Ruling in suit against Zion’s ‘field of dreams’ expected Thursday
By Jim Newton email@example.com | @JimNewton5 October 29, 2013 12:30PM
The field built for the Lake County Fielders at the corner of Route 173 and Green Bay Road in Zion is deserted. | Jim Newton/Sun-Times Media
Updated: December 1, 2013 7:16AM
Will it be tricks or treats for the Lake County Fielders baseball team this Halloween?
A ruling on a $10 million lawsuit by the team against the city of Zion, as well as Mayor Lane Harrison, its former economic development director Delaine Rogers and developer Richard Delisle, is expected in Lake County Circuit Court Thursday, according to team attorney Stephen Boulton.
Meanwhile, Zion taxpayers are on the hook for more than $7 million in expenses spent by the city on site prep for the stadium, lighting, legal fees and other items related to the ill-fated venture, according to an NBC News report last week.
Sources close to the situation told the News-Sun this week the expense total is even higher than that.
The lawsuit, being heard by Judge Jorge Ortiz, contends Harrison and the city reneged on promises to build a $6 million to $7 million stadium, even after the City Council approved the bonds needed to do so.
The minor league baseball team, including owner Rich Ehrenreich, has included “civil conspiracy” counts in the team’s lawsuit.
The suit contends Harrison, Rogers and Delisle conspired to keep knowledge from the team about heavy debt on the new ballpark site — a more than $7 million mortgage — and that the three also conspired to defraud the team and provide potential profit to companies tied to Delisle.
The suit claims they engaged in “fraudulent misrepresentation, material omissions, bribery, and intentional misuse of public services and public resources.” It also says the three entered the city into a 25-year lease agreement aimed at helping Delisle and his partners refinance that mortgage to avoid foreclosure.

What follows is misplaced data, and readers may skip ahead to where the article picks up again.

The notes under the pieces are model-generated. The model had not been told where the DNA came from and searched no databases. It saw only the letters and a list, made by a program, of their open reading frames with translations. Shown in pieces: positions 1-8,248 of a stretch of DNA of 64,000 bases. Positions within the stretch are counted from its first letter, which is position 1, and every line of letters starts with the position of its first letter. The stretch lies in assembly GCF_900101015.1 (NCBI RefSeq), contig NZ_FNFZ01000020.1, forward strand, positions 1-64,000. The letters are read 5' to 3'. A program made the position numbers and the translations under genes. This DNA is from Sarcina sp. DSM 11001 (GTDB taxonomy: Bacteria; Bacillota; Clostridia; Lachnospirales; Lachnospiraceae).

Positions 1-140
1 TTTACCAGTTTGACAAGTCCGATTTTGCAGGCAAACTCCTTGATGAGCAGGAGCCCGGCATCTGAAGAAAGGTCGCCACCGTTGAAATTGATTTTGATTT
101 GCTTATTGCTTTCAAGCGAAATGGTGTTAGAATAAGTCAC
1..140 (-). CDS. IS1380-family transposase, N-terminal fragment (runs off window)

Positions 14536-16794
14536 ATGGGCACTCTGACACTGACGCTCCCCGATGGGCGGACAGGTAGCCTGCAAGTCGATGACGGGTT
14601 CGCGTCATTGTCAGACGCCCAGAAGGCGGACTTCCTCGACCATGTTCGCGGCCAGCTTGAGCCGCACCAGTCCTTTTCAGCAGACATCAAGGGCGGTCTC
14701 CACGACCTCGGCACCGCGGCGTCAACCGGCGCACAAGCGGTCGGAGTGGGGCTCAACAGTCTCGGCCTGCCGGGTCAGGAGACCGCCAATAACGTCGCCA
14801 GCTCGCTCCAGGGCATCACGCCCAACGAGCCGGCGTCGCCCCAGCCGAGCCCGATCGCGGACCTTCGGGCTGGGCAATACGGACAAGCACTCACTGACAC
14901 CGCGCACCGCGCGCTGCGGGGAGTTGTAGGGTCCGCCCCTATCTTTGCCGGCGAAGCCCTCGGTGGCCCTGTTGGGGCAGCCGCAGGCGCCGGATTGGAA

Harrison has not returned calls for comment.
Attorneys for Zion have argued that Harrison and Rogers should be dismissed from the suit due to statutory immunity as city officials. Rogers no longer works for the city, and has taken a job working for Delisle.
The team would still “love” to play in Zion, Boulton said, although the former field at the northeast corner of Route 173 and Green Bay Road sits vacant in a state of disrepair.
He said the team has reached out with an offer to play in a considerably less expensive stadium than the one it says that the city promised, but the city refuses to entertain the offer.
The stadium’s groundbreaking in 2009 promised a “field of dreams” era of local minor league baseball, and the team played its 2010 season in a makeshift stadium at the site where the permanent one was to be built, thanks to a special league exception to stadium standards.
The 2011 season, however, began with away games and the team never returned. Players and managers quit because they weren’t being paid.
Boulton said the Fielders’ organization is dormant but has not filed bankruptcy, and that the team could be rebuilt and ready to go in 60 to 70 days. The team also continues to be partially owned by actor Kevin Costner.